4. UNIFORM BLENDING
Prior to mixing, it is important to ensure the cement is being spread evenly across the full width of the access road. Then, during the mixing process, a reclaimer should be used to pulverize the soil-cement mixture. An important factor of the process to watch closely is the reclaimer. If the reclaimer moves too quickly, the speed may need to be reduced to obtain a pulverized material. Even if the moisture is optimum, without the correct speed from the reclaimer, the soil-cement can mix unevenly and create clumps of soil coated in cement. In the situation of different soil types, such as fat clay, it can be challenging to mix and may require more stringent moisture control as well as reclaimer adjustments (i.e., speed reduction and multiple passes). In the end, a uniform blend of the soil-cement subgrade will help ensure strength gain throughout the stabilized section.
5. QUALITY CONTROL
Post stabilization testing is recommended to verify that the stabilized subgrade meets strength requirements per the design specifications. There are three common tests: compaction, strength, and proof-roll. The combination of these three tests ensures the quality of the road is being met.
Compaction testing should be conducted immediately after the final compaction of the stabilized subgrade using a nuclear density gauge. Meeting compaction requirements will give the stabilized section the greatest odds of hitting the maximum strength gain needed for a successful project.
Strength testing will confirm the stabilized section meets the design parameters for vehicle loading and the overall longevity of the road subgrade. The testing often involves dynamic cone penetration (DCP) tests or unconfined compressive strength tests performed on undisturbed samples collected/prepared in the field. Strength tests can show uniform blending and strength throughout the entire stabilized section (typically a 12” or 16” stabilized depth).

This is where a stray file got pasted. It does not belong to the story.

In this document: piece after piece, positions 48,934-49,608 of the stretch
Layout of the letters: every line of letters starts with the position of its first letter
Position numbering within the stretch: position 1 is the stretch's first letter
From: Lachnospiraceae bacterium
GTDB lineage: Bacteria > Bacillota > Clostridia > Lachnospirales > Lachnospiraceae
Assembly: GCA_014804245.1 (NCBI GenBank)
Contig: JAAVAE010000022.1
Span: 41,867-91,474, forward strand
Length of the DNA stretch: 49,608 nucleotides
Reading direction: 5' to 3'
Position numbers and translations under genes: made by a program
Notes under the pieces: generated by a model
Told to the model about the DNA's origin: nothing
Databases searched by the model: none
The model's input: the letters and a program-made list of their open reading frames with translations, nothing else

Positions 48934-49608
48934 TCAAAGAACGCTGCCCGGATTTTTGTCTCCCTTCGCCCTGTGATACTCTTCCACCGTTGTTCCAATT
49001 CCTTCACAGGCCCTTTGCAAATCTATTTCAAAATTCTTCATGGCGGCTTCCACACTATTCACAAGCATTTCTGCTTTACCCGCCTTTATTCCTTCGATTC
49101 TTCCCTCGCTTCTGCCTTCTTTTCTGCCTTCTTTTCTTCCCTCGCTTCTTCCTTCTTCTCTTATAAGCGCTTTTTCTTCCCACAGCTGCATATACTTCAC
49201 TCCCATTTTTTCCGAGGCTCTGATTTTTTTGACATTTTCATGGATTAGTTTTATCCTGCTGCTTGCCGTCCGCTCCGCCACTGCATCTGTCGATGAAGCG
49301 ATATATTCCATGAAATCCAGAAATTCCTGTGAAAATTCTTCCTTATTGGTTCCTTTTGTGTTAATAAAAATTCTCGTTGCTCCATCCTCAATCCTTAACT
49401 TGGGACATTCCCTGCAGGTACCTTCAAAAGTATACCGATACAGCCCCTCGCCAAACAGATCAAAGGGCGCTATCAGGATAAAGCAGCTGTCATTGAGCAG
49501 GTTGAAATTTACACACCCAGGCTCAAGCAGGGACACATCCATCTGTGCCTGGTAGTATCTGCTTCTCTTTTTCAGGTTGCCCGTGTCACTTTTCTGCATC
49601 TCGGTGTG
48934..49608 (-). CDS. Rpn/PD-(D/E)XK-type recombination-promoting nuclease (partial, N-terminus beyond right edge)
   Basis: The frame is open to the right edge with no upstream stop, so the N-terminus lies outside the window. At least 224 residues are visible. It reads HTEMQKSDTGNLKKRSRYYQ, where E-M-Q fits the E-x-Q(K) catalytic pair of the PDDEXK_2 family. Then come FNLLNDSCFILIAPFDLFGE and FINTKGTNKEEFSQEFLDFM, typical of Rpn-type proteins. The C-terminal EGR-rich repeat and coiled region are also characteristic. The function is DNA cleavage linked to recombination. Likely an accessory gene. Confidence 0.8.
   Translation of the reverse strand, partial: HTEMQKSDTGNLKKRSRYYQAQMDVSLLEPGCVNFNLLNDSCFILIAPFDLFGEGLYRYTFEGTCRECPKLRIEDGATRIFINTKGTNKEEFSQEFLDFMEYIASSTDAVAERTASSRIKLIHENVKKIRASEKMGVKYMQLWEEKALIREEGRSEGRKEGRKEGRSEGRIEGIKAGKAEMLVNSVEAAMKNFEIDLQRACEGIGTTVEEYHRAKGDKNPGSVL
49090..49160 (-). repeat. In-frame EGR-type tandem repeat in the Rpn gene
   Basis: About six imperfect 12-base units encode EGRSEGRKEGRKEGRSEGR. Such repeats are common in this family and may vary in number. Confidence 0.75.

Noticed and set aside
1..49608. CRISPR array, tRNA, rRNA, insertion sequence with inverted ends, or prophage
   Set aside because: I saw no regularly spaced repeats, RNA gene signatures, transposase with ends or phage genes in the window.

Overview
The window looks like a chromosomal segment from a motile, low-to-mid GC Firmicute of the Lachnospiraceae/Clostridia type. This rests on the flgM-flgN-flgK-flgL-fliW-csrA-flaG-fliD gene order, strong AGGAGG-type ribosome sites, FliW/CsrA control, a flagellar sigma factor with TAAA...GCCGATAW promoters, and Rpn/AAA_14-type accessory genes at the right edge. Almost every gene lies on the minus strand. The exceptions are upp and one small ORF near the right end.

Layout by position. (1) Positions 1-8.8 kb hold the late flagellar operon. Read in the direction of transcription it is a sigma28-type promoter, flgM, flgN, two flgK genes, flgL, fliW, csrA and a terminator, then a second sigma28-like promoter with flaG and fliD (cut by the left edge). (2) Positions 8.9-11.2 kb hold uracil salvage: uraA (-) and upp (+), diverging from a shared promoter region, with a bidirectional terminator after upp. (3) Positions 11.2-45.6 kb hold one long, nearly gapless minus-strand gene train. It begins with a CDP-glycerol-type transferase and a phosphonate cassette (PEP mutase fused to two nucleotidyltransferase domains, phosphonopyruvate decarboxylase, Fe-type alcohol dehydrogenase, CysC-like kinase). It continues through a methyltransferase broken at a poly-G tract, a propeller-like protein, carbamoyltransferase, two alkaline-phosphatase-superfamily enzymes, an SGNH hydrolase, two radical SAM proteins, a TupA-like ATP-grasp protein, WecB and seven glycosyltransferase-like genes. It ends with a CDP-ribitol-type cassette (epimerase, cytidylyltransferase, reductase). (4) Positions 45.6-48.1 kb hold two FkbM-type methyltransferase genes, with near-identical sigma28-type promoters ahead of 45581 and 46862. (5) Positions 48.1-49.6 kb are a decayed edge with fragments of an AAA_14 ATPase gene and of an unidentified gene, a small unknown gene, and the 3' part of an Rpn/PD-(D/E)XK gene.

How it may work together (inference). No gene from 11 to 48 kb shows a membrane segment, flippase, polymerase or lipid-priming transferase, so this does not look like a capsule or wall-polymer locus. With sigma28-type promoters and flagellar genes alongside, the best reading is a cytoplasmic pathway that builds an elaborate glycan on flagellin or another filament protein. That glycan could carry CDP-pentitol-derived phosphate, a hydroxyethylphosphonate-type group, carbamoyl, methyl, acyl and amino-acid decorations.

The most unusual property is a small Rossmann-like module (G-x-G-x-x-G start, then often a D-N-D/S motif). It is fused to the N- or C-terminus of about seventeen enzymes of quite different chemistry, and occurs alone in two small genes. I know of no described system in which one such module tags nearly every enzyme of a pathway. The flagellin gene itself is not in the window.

Proof-roll is often the final test and is used to locate isolated weak spots. Proof-rolls consist of driving over the stabilized surface (after passing strength tests) with a loaded water truck, or similar truck, and observing the response of the subgrade surface for rutting or pumping. The proof-roll is the only test that is performed on the entire stabilized subgrade, whereas both compaction and strength testing are performed at specific intervals.
Assessing the strength of the access roads to your project can prevent costly delays and ensure your project stays on schedule. With an intricate process like cement stabilization, it is recommended that you have a dedicated field member monitoring the process and quality control. Westwood has completed successful cement stabilization on wind and solar projects for over 10 years. Reach out to Westwood for assistance on cement stabilization testing, design, and onsite observation for your next project.